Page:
Common And Nas’ ‘Ghetto Dreams’ Recalls ‘Raw’ ’90s Sound

'Nas is my favorite MC, so that was a blessing,' Common says of No ID-produced track just released online.

[artist id="1184"]Common[/artist] just inked a new recording deal with Warner Bros. last month, and he’s already whetting appetites for his forthcoming album, The Dreamer, The Believer. A new single called “Ghetto Dreams,” featuring [artist id="1000"]Nas[/artist], hit the Internet over the weekend.

About a month ago, a snippet of the No ID-produced “Ghetto Dreams” appeared on Amazon, with the song being credited to Think Common Entertainment and the full version thought to be dropping June 23. That date came and went without a release from Common as he announced his new record deal .

But over the weekend, Nas took it upon himself to leak the song via Twitter. “I’m giving @common 15 minutes or I’m putting this sh– out myself! #GhettoDreams,” tweeted Nas, who kept his word and liberated the track when the deadline passed.

According to Common, No ID has produced all of the music on The Dreamer, The Believer.

“That was the first song we did for the album,” Common told MTV News. “No ID said, ‘I got something for you.’ He played that beat, I was like, ‘Oh, sh–.’ I kind of hopped into it, like a zone, a character almost [while] writing it. It was just so raw, something like ’95, but new sounding. Then he put up this Nas vocal [sample] going, ‘Ghetto dreams,’ and then I was like, ‘Oh sh–.’ ”

“My ghetto housewife watch reality shows/ She might get to snapping if the cabinets ain’t closed/ When the cameras start snapping she ready to pose,” raps Common over the tracks shimmering synth and rumbling drums. The Chicago MC and actor excitedly described how he was so inspired when writing the song’s lyrics.

“I decided to write about ghetto dreams just in a way that was raw,” Common said. “I almost approached it like I was a character because I don’t smoke cigarettes and blah, blah, blah. But I still was talking abut those things ’cause it’s like, if I step in the shoes of myself and my other friends and people that just dream about higher things coming from a tougher place. I told it in respect to the relationship I got with my lady, it’s ill. It’s not a love song or none of that; it’s just raw. It’s ill lyrics man, I’m telling you.”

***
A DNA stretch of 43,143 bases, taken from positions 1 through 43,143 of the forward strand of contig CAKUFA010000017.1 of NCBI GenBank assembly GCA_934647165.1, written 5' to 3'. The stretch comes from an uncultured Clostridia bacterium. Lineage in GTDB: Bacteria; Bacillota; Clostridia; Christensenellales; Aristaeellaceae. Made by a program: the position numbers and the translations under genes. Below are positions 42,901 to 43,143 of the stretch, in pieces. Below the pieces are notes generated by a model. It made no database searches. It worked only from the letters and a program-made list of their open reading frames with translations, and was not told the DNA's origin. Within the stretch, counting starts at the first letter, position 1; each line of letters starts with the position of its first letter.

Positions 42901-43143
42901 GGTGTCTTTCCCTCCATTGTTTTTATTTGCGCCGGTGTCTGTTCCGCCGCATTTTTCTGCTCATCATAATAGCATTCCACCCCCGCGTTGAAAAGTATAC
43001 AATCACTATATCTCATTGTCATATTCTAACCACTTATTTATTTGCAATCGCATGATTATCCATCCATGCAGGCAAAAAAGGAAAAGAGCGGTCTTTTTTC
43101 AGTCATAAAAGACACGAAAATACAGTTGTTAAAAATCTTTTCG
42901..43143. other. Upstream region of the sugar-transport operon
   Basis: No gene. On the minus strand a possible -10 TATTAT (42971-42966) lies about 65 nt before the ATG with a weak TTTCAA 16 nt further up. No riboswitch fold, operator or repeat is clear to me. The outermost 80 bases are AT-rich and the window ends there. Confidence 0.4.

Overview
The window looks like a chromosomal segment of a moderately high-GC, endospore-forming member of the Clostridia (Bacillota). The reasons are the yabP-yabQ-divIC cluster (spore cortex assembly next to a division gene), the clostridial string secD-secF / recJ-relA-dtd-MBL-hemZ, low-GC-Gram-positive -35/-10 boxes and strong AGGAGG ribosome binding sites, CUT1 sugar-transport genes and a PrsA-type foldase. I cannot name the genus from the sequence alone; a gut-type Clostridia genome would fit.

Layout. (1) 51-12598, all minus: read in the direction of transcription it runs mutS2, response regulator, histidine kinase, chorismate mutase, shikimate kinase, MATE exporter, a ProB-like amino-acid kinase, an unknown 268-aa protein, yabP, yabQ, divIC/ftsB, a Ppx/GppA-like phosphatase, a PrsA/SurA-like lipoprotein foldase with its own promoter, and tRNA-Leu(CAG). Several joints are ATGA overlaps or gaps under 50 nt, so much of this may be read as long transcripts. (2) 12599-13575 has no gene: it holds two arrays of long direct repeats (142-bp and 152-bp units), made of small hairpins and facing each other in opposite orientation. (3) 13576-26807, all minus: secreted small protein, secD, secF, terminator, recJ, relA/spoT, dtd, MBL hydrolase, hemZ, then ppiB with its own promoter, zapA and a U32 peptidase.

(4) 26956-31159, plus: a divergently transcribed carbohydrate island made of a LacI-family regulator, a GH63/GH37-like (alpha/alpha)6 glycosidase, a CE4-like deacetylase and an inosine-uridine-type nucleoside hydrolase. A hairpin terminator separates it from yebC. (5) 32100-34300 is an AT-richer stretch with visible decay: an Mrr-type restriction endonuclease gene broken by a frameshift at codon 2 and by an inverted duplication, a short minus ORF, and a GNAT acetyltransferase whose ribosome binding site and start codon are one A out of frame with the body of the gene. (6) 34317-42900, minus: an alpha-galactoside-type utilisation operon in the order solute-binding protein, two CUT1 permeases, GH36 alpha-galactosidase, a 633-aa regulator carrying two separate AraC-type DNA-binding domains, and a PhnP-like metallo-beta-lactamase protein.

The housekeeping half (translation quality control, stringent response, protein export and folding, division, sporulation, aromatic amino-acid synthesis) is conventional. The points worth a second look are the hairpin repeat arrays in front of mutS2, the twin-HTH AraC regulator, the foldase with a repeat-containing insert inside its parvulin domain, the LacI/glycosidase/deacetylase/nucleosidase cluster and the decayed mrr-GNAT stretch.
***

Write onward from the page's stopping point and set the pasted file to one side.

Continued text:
Nas heard an early version of the track and immediately wanted to jump on the song. According to Common, No ID and Nas were in the studio recording together when the producer played the Queensbridge MC the record. “Once Nas heard that — No ID played it for them ’cause they was working — and Nas was like, ‘I’ll get on that,’ ” Common said. “And Nas is my favorite MC, so that was a blessing.”

The artwork for “Ghetto Dreams” features a photo of a youthful looking Nas and Common that was taken sometime in the mid ’90s.

“We was at a Fat Joe video, I think,” Common recalled. “Two young MCs, young dudes, just real young cats, one from Chicago, one from Queens that just ended up reconnecting and connecting and always being cool. I ain’t going to say ‘reconnected,’ ’cause every time me and Nas always would chop it up, I felt like we was two musicians that really just loved and respected each other, two voices that really mean something to the culture and respect the culture. So, we always had on a personal level just a respect for each other.”